The Gangsta Rabbi, a.k.a. as The King of Jewish Punk, is the moniker of the multi-instrumentalist, singer/songwriter, composer and producer Steve Lieberman. He was born in Brooklyn, New York to a working class Jewish family and now resides in Freeport. Perhaps more than most artists, his work needs to be understood in the full context of his life.
He has been considered an ‘outsider artist’, partly attributed to his lifelong struggle with bipolar disorder which began for him at the age of just eleven. He has been releasing studio albums since 2002 and has now released over thirty, along with live albums and countless cassettes. He has shared the stage with Weezer, Andrew WK, Glassjaw, Ryan Dunn and The Misfits, but had to retire from performing in 2011 owing to having to battle an advanced form of leukaemia, returning briefly to the stage in 2016.
Last year, he was admitted into a hospice and remarkably has carried on creating, producing his most challenging works including completely covering Jethro Tull’s Thick As A Brick (a major influence) and thrash metal versions of the British Opera, The H.M.S. Pinafore and Tchaikovsky’s 1812 Overture.
This album, La Symphonie-Thrash Du Professeur Juif Rebelle, is his magnum opus, clocking in at thirty one tracks with a duration of over three hours. Apart from its remarkable length, it also sets a record for most instruments played in a symphony (eighteen!). The instruments involved cover a wide range including thrash guitar and basses, alto, tenor and bass trombones, flutes, trumpet, clarinet, euphonium and melodica as well as drums and percussion.
The first piece, L’espirit de Rebellion, sets out the album’s essential signature sound; a tsunami of sonic textures and frenetic drumming that borders on the chaotic and makes compelling listening from the outset. Although it teeters on the edge of musical chaos, it walks this tightrope effectively by retaining a melodic core throughout.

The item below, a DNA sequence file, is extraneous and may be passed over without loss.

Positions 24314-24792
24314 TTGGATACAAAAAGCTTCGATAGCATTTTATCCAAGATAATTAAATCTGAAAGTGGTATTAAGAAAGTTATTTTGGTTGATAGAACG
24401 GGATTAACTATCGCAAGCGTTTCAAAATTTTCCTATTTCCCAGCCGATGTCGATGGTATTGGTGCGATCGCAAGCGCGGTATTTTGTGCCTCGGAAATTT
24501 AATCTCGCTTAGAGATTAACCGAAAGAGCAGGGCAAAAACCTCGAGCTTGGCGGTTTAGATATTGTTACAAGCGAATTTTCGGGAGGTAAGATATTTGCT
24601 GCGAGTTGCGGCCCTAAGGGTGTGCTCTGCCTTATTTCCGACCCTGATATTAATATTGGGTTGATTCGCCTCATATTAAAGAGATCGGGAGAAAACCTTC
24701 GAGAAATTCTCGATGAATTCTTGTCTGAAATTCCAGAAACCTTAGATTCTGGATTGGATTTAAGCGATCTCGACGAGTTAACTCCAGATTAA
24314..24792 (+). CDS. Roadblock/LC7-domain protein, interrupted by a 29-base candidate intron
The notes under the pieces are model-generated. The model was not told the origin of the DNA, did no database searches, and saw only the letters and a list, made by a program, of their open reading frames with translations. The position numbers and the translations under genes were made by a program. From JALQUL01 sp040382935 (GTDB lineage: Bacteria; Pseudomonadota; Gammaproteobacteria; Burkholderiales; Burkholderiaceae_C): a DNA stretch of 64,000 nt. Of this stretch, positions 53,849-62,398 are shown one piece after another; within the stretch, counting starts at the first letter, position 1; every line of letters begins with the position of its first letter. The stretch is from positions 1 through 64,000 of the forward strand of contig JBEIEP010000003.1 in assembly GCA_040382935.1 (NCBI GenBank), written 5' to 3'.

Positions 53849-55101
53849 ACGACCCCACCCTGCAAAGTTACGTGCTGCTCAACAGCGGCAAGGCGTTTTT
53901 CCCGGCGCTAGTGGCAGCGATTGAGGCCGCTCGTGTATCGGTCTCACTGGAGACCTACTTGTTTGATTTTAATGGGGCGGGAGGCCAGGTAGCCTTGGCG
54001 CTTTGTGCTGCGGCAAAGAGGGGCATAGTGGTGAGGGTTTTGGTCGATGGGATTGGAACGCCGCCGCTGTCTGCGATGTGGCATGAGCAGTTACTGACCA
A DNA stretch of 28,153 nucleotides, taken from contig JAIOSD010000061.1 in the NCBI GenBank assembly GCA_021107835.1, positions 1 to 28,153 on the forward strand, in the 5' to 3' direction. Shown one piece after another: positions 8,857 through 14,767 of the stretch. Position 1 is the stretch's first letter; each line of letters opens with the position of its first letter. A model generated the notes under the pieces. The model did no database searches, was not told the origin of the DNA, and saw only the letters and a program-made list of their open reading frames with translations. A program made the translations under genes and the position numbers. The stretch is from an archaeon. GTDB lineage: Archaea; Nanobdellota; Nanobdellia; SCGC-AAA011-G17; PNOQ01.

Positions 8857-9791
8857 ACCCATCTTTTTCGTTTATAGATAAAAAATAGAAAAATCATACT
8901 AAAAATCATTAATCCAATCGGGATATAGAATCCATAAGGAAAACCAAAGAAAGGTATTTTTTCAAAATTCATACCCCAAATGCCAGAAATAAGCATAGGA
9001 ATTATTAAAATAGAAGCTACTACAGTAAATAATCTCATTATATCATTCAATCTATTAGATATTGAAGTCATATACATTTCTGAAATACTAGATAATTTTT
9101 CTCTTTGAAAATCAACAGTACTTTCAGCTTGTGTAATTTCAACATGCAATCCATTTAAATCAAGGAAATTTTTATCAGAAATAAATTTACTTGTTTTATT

This basically fuses the essence of punk/metal spirit with the instrumental medium of classical music, and it results in abrasive yet consistently exhilarating soundscapes.
As with alternative rock bands like Sonic Youth and The Jesus & Mary Chain, who buried their melodies under layers of howling feedback, The Gangsta Rabbi’s music rewards repeated listening and this is the case with second track Mange Merde et Meurent (which translates as Eat Shit and Die!). It melds raw Stooges-style electric guitar with relentless thrash drumming and a dense wall of organic instrumentation with clarinet and trombones dominating the texture.
Third track, the amusingly titled Je Desire Une Basse Avec Un Whammy Bar, continues the riot with some rapid fire double kicks and some inventive Frank Zappa-style melodies and variations. Indeed, Zappa saw himself as a modern classical composer working in the idiom of rock music, and there are definite parallels here with Steve Lieberman. Like Zappa, Lieberman enjoys pushing the envelope, exploring the avant garde and juxtaposing unusual musical elements together.